Nether Haddon

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Nether Haddon
Haddon Hall.jpg
Haddon Hall, Nether Haddon
Nether Haddon is located in Derbyshire
Nether Haddon
Nether Haddon
Nether Haddon shown within Derbyshire
Area 12.18 km2 (4.70 sq mi)
Population 255 (Civil Parish and much of Over Haddon)[1]
• Density 21/km2 (54/sq mi)
OS grid reference SK2366
Shire county
Country England
Sovereign state United Kingdom
Post town BAKEWELL
Postcode district DE45
Police Derbyshire
Fire Derbyshire
Ambulance East Midlands
EU Parliament East Midlands
List of places
53°11′31″N 1°39′07″W / 53.192°N 1.652°W / 53.192; -1.652Coordinates: 53°11′31″N 1°39′07″W / 53.192°N 1.652°W / 53.192; -1.652

Nether Haddon is a sparsely populated village and civil parish in Derbyshire, England. It is immediately downstream along the River Wye from the small town of Bakewell and much of its land is owned by Haddon Hall, a medieval and Tudor building largely rendered in stone. The population of the village is included in the civil parish of Over Haddon.


Nether Haddon is centred on the River Wye north-west of the confluence of the tributary the River Lathkill, which marks part of the southern boundary. While it has no churches, Over Haddon to the west has two churches, a public house, and a car park.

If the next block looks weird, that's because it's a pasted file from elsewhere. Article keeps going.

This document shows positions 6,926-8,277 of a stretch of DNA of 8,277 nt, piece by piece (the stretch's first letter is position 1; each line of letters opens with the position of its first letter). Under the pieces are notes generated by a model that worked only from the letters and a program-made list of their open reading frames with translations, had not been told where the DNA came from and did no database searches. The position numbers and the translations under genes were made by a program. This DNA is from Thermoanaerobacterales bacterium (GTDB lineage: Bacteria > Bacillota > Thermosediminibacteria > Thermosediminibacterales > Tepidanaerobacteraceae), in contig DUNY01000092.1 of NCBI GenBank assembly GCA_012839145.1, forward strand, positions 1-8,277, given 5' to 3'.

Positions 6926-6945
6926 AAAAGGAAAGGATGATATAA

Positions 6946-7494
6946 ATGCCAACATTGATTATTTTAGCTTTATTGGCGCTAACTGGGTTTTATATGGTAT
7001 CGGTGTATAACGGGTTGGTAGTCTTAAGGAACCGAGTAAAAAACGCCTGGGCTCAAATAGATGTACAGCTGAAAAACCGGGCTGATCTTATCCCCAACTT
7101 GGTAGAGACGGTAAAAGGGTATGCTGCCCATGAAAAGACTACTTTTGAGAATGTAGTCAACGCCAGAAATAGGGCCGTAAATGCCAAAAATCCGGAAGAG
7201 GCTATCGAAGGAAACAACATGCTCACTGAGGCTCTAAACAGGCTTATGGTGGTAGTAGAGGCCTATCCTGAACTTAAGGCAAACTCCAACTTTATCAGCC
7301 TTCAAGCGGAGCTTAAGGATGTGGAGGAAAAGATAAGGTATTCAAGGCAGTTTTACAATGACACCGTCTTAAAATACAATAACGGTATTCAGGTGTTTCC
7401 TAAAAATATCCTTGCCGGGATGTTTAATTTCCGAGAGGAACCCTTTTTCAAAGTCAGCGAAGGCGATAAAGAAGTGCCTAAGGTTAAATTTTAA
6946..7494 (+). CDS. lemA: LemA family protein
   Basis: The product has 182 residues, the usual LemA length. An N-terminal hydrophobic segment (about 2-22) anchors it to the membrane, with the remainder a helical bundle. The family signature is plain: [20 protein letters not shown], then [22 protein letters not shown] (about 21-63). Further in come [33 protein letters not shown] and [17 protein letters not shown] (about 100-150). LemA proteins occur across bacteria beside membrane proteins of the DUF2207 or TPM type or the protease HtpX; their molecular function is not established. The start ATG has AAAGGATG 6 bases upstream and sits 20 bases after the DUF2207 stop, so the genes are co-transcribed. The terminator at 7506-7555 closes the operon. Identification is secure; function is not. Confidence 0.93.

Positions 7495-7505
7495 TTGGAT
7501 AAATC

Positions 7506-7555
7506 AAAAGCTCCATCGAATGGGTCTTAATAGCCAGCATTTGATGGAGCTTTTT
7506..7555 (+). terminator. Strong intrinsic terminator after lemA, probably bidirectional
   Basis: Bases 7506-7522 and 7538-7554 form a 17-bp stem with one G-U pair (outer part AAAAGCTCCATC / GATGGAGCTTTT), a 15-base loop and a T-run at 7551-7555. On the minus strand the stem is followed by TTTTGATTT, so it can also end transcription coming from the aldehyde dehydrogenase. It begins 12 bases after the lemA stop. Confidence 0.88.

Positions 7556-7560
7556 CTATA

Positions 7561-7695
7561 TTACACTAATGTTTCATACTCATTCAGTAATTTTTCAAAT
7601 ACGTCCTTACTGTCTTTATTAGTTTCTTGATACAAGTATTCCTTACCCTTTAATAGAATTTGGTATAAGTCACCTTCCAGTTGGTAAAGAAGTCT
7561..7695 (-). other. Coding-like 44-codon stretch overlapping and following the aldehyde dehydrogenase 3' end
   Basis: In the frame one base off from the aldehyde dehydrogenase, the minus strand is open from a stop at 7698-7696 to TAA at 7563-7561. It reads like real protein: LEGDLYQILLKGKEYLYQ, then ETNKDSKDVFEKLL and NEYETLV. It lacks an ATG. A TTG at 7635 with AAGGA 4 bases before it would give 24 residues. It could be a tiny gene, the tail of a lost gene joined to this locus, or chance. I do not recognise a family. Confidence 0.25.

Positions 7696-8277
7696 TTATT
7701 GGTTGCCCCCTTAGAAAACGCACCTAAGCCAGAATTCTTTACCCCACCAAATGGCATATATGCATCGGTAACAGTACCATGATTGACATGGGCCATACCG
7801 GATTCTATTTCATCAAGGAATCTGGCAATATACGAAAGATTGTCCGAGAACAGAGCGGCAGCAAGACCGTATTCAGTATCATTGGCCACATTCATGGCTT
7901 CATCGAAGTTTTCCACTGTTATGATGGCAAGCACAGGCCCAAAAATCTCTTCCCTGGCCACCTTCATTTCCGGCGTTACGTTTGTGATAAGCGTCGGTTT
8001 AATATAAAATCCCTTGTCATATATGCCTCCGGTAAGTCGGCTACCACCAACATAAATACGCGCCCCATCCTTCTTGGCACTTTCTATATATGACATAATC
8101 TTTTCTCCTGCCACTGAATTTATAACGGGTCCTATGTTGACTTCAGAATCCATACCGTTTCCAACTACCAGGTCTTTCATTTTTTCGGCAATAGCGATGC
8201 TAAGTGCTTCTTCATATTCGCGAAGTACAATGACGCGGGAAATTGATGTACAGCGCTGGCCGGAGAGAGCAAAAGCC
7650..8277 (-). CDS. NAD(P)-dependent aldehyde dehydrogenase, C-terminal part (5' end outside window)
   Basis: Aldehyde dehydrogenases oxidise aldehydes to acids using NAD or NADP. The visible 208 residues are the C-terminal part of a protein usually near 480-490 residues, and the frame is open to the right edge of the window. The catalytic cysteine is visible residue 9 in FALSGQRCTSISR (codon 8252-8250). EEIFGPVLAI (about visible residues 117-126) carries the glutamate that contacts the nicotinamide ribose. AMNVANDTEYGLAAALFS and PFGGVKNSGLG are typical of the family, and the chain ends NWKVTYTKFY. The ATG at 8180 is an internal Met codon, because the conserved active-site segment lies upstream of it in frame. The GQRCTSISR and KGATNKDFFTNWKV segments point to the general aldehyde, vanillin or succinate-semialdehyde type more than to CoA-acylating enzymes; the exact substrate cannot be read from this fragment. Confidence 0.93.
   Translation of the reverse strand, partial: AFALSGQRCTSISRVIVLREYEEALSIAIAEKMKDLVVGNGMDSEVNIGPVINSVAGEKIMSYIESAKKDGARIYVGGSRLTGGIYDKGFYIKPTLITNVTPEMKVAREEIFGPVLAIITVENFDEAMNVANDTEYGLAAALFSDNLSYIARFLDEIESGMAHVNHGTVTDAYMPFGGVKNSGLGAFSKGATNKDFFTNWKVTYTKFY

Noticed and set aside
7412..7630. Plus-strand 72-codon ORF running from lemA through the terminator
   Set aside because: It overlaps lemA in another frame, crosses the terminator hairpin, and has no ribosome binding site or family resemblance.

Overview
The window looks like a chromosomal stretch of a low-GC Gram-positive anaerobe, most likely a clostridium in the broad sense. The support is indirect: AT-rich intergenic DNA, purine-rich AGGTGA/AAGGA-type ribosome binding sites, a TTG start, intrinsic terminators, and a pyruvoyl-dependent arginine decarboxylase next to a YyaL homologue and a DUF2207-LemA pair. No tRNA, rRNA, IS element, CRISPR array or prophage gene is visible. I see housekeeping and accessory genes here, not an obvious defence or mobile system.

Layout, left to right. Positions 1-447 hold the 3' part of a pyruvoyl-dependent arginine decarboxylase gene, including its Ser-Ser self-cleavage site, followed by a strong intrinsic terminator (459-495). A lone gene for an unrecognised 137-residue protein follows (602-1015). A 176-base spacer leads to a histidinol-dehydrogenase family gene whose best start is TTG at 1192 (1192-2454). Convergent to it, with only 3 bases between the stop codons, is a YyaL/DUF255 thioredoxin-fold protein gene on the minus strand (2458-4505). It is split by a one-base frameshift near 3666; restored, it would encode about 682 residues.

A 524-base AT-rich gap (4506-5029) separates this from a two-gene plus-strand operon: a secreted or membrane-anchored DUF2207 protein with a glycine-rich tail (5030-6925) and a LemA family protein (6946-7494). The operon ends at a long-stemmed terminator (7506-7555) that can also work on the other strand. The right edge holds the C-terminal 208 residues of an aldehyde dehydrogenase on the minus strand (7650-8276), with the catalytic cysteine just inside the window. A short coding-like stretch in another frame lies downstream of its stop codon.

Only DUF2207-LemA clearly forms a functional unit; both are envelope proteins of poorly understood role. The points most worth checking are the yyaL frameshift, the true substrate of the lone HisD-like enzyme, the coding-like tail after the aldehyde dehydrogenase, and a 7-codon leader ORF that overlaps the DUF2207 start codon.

The name "Haddon" means "Heath Hill", the "Nether" referring to being below "Over Haddon".[2] Elevations reach 211m above Ordnance Datum, just above headsprings in the north. In the east, before flowing into Rowsley, the Wye is at 106m, which is similar to the Hall at the centre of the civil parish. To the east the Wye which follows the A6 joins the Derwent, 1 mile (1.6 km) away.



It is astride the A6, which is not a dual carriageway in most of Derbyshire and is a hilly route across the Pennines, without major sections of cutting or embankment compared to the motorway and train network which provides higher speed.

Rail, by cycle and on foot

The Monsal Trail is a track which runs directly along the valley floor to north Derbyshire, past Haddon Hall very closely, passing through its grounds. It is in part the proposal of a reopening of a railway, to Bakewell from the current end of the Peak Railway at Rowsley.

The nearest railway is across the small town of Rowsley on Peak Rail, a steam and heritage diesel service chiefly for tourists and visitors. This station is its terminus, Rowsley South railway station.


No more than six farmhouses and the tightly packed cluster of mixed size buildings at Haddon Hall comprise all of the permanent buildings in the parish.


It forms less than one hall of 2011 census output area E00099141 in terms of population, which includes most of Over Haddon which is larger in area and population. The proportion of properties rented and mortgaged in 2011 was below the national average, and the proportioned owned outright is greater than the national average.[1]

2011 Census Key Statistics
Output area Population Households % Owned outright % Owned with a loan hectares[1]
E00099141 255 113 48.7% 32.7% 1218[1]

See also[edit]


  1. ^ a b c d Key Statistics; Quick Statistics: Population Density United Kingdom Census 2011 Office for National Statistics Retrieved 21 November 2013
  2. ^ White Peak Walks, The Northern Dales, Mark Richards, 1985 ISBN 0-902363-53-0

External links[edit]